The state of the president

Posted: Feb 02, 2006 12:05 AM

At least for style, President Bush put in a fairly strong performance in delivering his State of the Union address. He appeared measured and confident, but not as cocksure as in some previous speeches to Congress.

Whether one liked the president's message doesn't really mean a lot. Even as he spoke, House members were mentally jumping ahead to other issues and concerns. Call it the beginning of the major phase of the inevitable "lame duck" presidency, but also the start of much more.

Those preoccupied House Republicans were thinking about their impending leadership vote, and about how to rustle up a legislative package with their mark on it. They need one that more aggressively tackles the issues that are starting to haunt them.

They know the president's approval ratings are so-so. They aren't holding their breath that retaining majority power after the November elections will happen because of a proactive agenda from the White House.

At a meeting that is likely in the comings days, the House Republican leadership will probably be forced to confront the need to consider major overhauls in their approach to taxing and spending.

Illegal immigration probably will be a big agenda item, too. It certainly is with the voters. Many polls say this issue is the one that the biggest percentage of Americans has the greatest interest in.

Feathers likely will fly behind the closed doors of that House meeting. In the days following, the press leaks will commence, and then we'll get a better read on the specifics. Hints from the recent public comments of some of the major players suggest that there will be long and perhaps heated discussions about the need for the GOP House leadership to craft some kind of novel policy ideas. Without them, holding Congress in November could become a desperate endeavor.

The Democrats are concentrating on the Senate. Many moderate Democrats were embarrassed by the pitiful attempt to block a vote on Samuel Alito's confirmation as a Supreme Court justice. Sen. John Kerry (Mass.) looked silly and impotent when he dashed back to Washington to try to spearhead an effort to nix a vote on Alito. Ditto for the stereotypical behavior of old-guard Democrats like Sen. Ted Kennedy (Mass.).

The antics of Kerry, Kennedy and others looked like naked insolence when one considers the comparative ease with which Bill Clinton's Supreme Court nominee, Ruth Bader Ginsberg, passed through the confirmation process.

The fact is that the American public is depressed, for whatever reason. Surveys show most Americans feel the nation is headed in the wrong direction. This is despite our strong stock market, tolerable employment levels and economic growth, and the absence of a second major terrorist attack (keep knocking on wood).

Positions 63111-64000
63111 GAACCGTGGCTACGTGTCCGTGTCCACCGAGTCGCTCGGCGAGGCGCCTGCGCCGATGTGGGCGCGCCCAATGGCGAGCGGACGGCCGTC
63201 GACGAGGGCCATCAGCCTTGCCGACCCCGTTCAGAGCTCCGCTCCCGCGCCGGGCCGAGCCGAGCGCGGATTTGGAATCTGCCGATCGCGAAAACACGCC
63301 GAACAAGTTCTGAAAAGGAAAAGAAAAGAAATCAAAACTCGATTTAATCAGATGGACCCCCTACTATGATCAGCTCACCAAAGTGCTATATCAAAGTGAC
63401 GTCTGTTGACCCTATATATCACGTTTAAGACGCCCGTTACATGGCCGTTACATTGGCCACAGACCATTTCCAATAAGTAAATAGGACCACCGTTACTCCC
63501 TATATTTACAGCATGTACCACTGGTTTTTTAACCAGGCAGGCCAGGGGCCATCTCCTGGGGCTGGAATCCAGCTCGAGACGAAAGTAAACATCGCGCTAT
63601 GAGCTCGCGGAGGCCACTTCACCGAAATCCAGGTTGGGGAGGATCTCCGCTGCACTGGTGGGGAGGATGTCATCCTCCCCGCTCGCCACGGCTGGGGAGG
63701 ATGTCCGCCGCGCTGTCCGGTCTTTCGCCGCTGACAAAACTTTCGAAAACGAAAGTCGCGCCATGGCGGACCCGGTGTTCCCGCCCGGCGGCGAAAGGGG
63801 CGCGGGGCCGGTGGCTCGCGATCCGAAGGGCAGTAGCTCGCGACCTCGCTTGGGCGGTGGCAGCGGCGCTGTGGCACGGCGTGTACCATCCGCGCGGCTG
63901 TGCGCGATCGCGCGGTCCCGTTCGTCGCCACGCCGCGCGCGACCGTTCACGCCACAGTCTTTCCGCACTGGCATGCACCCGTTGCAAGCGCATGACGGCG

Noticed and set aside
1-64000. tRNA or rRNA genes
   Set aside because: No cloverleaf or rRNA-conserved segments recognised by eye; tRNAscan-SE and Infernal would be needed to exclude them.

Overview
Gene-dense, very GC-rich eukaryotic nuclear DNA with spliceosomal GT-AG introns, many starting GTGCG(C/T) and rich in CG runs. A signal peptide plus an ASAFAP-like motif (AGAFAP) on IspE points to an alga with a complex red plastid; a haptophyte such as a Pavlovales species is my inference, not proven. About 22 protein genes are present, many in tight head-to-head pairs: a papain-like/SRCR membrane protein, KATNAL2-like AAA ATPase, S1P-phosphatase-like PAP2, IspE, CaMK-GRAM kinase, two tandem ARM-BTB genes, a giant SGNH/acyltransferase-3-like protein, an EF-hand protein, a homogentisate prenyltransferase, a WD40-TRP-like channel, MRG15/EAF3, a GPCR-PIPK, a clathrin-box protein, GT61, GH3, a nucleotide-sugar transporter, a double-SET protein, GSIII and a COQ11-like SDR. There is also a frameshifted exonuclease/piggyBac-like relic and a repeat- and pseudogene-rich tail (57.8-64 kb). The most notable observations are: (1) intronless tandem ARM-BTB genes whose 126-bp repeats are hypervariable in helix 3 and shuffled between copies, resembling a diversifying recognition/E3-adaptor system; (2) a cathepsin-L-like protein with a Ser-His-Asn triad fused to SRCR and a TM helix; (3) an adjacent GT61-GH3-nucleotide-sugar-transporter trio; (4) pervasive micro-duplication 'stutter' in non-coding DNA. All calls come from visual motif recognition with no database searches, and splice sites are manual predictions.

For better or worse, the president's reaction to this state of affairs is to pursue the issues and the philosophy that matter to him rather than aim to score in the public opinion polls. So he preaches globalism and spreading democracy throughout the world at the very moment that more and more Americans are telling pollsters they prefer laws that put American citizens and their jobs first, and that they have little stomach for more armed conflicts, or even for the continuation of the one in Iraq.

Polls show that most Americans want Congress in the hands of the Democrats. But the Democrats have no message that will transform polling numbers into votes. The days of the Ted Kennedys and Chuck Schumers are slowly coming to an end. And the Democrats' leader in the Senate, Harry Reid of Nevada, may become the focus of major negative press in the coming months, as reporters start examining potential Democratic connections to the Abramoff lobbying scandal, so far a primarily Republican problem.

So the clock ticks. What agenda will the House GOP embrace in an effort to avoid a huge slide in November? Will Democrats seize their apparent opportunity to take the House or the Senate back? If so, what possible unifying issue or public face will they offer? Hillary Clinton? Only to select audiences. Barack Obama of Illinois? Perhaps. John Kerry again? Surely not.

It seems the only listeners to Bush's speech in the House chamber Tuesday night who could sit back with some degree of security were the members of the Supreme Court.

Maybe that's why Bush was better than usual in his delivery. He knew that, regardless of this year's midterm elections, he had already scored what may be looked back on as his greatest victory -- the assurance of a conservative high court.